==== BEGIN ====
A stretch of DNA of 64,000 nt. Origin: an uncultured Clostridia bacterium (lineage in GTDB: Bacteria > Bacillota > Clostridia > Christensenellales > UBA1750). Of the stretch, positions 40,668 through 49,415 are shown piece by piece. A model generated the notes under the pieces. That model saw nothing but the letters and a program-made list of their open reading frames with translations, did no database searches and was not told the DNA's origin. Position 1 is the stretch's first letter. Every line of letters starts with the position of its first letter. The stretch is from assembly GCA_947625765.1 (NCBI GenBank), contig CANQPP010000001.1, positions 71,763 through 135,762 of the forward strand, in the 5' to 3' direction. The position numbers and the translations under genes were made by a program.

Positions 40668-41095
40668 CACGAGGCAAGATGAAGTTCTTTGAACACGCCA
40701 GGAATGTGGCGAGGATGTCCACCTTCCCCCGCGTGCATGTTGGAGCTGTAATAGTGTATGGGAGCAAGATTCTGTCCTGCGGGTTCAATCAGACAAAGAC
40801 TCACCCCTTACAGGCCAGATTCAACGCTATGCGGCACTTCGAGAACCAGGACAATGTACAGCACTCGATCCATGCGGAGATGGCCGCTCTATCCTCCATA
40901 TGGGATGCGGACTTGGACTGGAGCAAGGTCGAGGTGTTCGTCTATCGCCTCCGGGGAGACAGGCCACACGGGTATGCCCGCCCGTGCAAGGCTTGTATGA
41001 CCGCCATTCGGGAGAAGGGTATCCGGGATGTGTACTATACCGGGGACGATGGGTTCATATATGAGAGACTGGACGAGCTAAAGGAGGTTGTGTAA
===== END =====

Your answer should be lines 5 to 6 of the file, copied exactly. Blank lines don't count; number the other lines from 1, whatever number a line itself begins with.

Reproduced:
40801 TCACCCCTTACAGGCCAGATTCAACGCTATGCGGCACTTCGAGAACCAGGACAATGTACAGCACTCGATCCATGCGGAGATGGCCGCTCTATCCTCCATA
40901 TGGGATGCGGACTTGGACTGGAGCAAGGTCGAGGTGTTCGTCTATCGCCTCCGGGGAGACAGGCCACACGGGTATGCCCGCCCGTGCAAGGCTTGTATGA